Graphic artist Ivan Brunetti brought as part of New and Emerging Artist Series

Graphic artist Ivan Brunetti brings wit and dark humor to his work.

Brunetti spoke on campus Wednesday night about his comics.

A slideshow accompanied his presentation to display his work.

Brunetti has done many works, including four issues of a comic book titled “Schizo,” covers for The New Yorker and an anthology for Yale University called “An Anthology of Graphic Fiction, Cartoons, and True Stories.”

“Schizo #4” won the Ignatz award for Outstanding Artist of the Year.

Ironically, Brunetti never attended art school and was an English major in college.

He said in “Shizo” every single piece has a different story, and some of his works are simply doodles where he was in the process of teaching himself how to draw.

One of the cartoons Brunetti presented in the slide show was about his first wife in what he considered “a marriage from hell.”

He also showed naked cartoon drawings of himself.

“I am getting rid of my persona or faade,” Brunetti said.

In some of his works, he made fun of his co-workers.

Brunetti said usually people are OK with it.

“One co-worker was angry,” he said. “But the drawing wasn’t even of her, anyway.”

Brunetti’s comics sometimes relate to the danger of life and death, being depressed, meeting a deadline and becoming a hermit.

“It was ironic because I didn’t finish the strip about being depressed, and it is about not being able to get your work done,” Brunetti said. “I would have months on and off of not getting anything done.”

When he came across a cartoon of a girl he used to date during his presentation, Brunetti said he did not want to talk about it.

“She broke my heart,” he said.

Brunetti also showed a cartoon depicting how he is such a horrible person and how his present girlfriend is so nice.

“It was about how I want to try to change and better myself,” he said.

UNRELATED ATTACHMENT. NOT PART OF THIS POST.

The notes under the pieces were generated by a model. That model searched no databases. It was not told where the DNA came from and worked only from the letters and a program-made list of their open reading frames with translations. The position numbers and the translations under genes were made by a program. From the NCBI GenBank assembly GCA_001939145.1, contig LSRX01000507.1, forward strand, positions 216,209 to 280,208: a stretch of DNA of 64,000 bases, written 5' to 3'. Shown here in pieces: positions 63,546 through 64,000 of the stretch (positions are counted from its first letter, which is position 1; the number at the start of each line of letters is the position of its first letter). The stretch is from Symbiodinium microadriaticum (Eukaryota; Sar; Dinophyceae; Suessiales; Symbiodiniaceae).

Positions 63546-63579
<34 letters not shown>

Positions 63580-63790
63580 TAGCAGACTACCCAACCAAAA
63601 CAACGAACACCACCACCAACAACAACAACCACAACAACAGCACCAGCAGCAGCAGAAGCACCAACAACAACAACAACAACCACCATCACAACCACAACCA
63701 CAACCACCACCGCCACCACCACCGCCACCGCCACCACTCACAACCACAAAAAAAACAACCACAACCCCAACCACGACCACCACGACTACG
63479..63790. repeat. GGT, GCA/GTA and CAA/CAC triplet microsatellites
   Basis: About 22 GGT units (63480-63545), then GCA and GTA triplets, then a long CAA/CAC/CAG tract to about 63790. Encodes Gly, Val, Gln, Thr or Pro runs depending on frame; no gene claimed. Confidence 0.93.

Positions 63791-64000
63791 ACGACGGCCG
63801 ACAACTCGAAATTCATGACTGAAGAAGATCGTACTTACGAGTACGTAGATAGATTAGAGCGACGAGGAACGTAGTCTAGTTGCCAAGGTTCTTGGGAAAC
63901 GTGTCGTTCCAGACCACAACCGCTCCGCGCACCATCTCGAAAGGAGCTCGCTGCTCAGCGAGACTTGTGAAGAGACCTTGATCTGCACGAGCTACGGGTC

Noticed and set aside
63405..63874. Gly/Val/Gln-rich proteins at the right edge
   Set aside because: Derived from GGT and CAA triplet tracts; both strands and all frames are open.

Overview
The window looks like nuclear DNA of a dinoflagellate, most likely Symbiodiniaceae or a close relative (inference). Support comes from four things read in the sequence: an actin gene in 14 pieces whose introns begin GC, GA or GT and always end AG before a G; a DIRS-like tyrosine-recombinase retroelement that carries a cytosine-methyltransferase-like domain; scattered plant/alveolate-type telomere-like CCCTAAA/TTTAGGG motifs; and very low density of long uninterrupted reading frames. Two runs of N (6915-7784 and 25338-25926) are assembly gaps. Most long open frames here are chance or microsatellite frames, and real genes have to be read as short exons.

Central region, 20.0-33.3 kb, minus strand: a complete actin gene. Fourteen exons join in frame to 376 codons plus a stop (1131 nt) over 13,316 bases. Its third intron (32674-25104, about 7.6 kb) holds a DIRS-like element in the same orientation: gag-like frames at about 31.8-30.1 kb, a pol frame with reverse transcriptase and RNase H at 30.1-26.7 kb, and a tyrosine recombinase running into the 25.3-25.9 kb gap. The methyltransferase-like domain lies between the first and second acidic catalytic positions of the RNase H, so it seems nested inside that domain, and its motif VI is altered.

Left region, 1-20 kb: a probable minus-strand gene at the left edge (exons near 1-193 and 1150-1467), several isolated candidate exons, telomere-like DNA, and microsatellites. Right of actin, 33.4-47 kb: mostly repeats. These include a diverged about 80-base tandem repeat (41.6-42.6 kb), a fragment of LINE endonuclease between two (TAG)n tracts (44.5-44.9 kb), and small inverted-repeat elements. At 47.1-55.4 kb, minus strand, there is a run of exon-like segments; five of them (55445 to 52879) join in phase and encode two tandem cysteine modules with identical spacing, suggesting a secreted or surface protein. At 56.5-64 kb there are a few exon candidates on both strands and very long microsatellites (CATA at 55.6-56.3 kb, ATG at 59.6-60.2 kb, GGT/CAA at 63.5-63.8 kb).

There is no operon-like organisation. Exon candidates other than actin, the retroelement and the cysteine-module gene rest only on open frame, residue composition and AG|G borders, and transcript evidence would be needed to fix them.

Brunnetti did a strip about nothing, which he noted appeared in The New Yorker twice and laughed about this.

He also did a cartoon with different figures such as Mickey Mouse, Wonder Woman and Popeye where in one they were all normal and in the other they were wearing each other’s clothes and had different expressions.

“Popeye was embarrassed to be wearing Wonder Woman’s outfit,” Brunetti said.

He said a comic strip should not contain too many words and should come out more like action drawings.

The work he is the most proud of is the Anthology he edited for Yale that has 125 artists represented.

Brunetti said he has always liked comics.

“I gave them up in high school because my parents didn’t support me drawing them,” he said. “In college, I started up again to try to make my friends laugh and even had some appear in the student newspaper.”

Brunetti attended Columbia College in Chicago.

He said he even started his own comic book with money from the school.

“When I was ready to graduate college, I would draw on evenings and weekends,” Brunetti said. “It took a lot about five years to teach myself how to do it right.”

He said sometimes he would give up and quit, but he would always come back to drawing.

“It was like a weed that kept coming back,” Brunetti said. “I had other jobs like copy editor, proof reader and web designer, but I always came back to comics.”

He has now been doing it for about 41 years.

In the presentation, Brunetti also showed the process of making a comic.

“I felt like he was very articulate and allowed us to see the complexity of something very simple,” said Shannon Johnson, an art graduate student. “He allowed us to see the complexity of something very simple.”

Ann Coddington, assistant art professor, said she liked hearing about Brunetti’s personal and professional life.

“He is a really respected figure in his field,” Coddington said.

Patricia Belleville, art professor, said people all have moments in their life where they laugh at horrible things that happened to them, and Brunetti brings this forth in his work.

Heather Holm can be reached at 581-7942 or [email protected].